The Computer Language for Everyman

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A bit over fifty years ago, in the spring of 1964, in the basement of College Hall at Dartmouth College, the world of computing changed forever. Professor John Kemeny, then the chairman of the mathematics department at Dartmouth and later its president, and Mike Busch, a Dartmouth sophomore, typed “RUN” on a pair of computer terminals to execute two programs on a single industrial-sized General Electric “mainframe” computer. The programs were written in Basic (Beginner’s All-purpose Symbolic Instruction Code), a fledgling computer language designed for the everyman, by Prof. Kemeny, Professor Tom Kurtz and a team of eager students.

Back then, using a computer was almost exclusively the privilege of a select minority of scientists and engineers who were conversant in the early languages of assembly code and Fortran. Prof. Kemeny, who had been a programmer on the Manhattan Project for Richard Feynman and an assistant to Albert Einstein, and Prof. Kurtz, a former student of the computing pioneer John Tukey, saw great potential in computers for advancing teaching and research, but they realized that this would require a whole new level of accessibility.

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DARPA Cutting Edge Technology

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The story line of this season’s “24” revolves around terrorists taking control of armed U.S. military unmanned aerial systems – commonly called drones – and attacking London while the U.S. president is in England’s capital city. A key element of our plot in Tom Clancy’s Op-Center: Out of the Ashes involves a foreign power hacking a U.S. Global hawk unmanned aerial system.

This is a real challenge and one so severe the U.S. military’s premier research institution – the Defense Advanced Research Projects Agency (DARPA for short) is investing in cutting-edge research to defeat those enemies who would hack into our drones.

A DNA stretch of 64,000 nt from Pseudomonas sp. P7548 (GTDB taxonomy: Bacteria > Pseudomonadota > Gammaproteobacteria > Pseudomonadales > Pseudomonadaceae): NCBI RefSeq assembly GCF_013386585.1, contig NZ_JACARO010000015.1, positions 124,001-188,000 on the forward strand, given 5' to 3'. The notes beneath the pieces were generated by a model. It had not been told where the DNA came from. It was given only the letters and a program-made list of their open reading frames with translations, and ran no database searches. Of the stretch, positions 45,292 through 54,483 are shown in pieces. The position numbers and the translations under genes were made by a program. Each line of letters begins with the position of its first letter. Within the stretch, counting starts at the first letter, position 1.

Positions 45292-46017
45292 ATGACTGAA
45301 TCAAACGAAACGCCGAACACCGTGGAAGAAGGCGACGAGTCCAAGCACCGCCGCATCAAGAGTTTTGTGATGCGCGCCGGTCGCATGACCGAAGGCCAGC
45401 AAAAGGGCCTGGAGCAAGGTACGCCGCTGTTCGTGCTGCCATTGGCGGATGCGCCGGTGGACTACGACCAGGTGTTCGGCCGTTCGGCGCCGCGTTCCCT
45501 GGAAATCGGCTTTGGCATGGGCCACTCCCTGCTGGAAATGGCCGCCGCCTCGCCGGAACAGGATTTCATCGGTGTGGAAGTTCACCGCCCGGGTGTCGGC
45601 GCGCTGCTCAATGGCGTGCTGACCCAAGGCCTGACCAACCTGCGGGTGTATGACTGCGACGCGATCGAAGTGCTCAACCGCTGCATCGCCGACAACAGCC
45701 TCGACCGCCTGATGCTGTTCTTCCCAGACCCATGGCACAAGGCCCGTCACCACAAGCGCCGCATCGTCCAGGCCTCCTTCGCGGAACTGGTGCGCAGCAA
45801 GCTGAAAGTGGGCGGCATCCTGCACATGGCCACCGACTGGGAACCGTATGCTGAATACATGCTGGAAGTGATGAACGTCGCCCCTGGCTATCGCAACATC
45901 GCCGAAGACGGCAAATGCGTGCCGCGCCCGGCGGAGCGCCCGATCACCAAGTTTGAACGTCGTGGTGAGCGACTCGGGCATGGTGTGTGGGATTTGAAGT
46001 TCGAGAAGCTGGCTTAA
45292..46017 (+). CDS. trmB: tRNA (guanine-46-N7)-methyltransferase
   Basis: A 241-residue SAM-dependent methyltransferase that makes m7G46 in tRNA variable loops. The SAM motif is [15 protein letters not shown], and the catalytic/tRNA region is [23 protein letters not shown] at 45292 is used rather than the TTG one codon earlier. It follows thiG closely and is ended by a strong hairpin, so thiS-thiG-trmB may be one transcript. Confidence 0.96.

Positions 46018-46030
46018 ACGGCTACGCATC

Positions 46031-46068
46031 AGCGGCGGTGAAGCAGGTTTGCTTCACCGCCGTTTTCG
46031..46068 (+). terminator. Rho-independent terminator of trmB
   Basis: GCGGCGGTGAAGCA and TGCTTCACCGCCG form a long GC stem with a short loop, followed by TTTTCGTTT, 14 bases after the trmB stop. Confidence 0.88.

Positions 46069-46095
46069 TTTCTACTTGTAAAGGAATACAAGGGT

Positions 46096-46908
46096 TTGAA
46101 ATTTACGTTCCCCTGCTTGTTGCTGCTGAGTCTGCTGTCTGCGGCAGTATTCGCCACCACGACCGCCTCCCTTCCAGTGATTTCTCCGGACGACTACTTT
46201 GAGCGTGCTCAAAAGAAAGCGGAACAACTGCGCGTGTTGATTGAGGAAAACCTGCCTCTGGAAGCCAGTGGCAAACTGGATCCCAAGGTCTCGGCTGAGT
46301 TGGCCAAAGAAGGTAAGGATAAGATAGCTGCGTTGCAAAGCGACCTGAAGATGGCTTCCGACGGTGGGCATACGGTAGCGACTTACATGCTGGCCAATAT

The Pentagon’s Defense Advanced Research Projects Agency (DARPA) has developed the unmanned aerial vehicle under its High-Assurance Cyber Military Systems (HACMS) program, military blog Defense Tech reported. DARPA unveiled a prototype of the mini-drone last week during a broader demonstration of over 100 ongoing research projects at the agency.

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Words vs. Spreadsheets

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Have the nerds won? Is it: “Statisticians 10, Poets 0?” It appears so. Increasingly, words take a back seat to spreadsheets as more aspects of life become quantifiable and apps even track our moods. Have we gone too far? Do we need poets any longer?

In the last few years, there has been a revolution so profound that it’s sometimes hard to miss its significance. We are awash in numbers. Data is everywhere. Old-fashioned things like words are in retreat; numbers are on the rise. Unquantifiable arenas like history, literature, religion and the arts are receding from public life, replaced by technology, statistics, science and math. Even the most elemental form of communication, the story, is being pushed aside by the list. We’ve become the United States of Metrics.

But does this crush of data threaten our very selves and our aliveness? Grids, spreadsheets and algorithms take away the sensory connection to our lives, where our feet are, what we’re seeing, all the raw materials of life, which by their very nature are disorganized. Metrics rob individuals of the sense that they can choose their own path, because if you’re going by the data and the formula, there’s only one way. As the greatest numbers person of the 20th century, Albert Einstein, warned, “Not everything that can be counted counts, and not everything that counts can be counted.”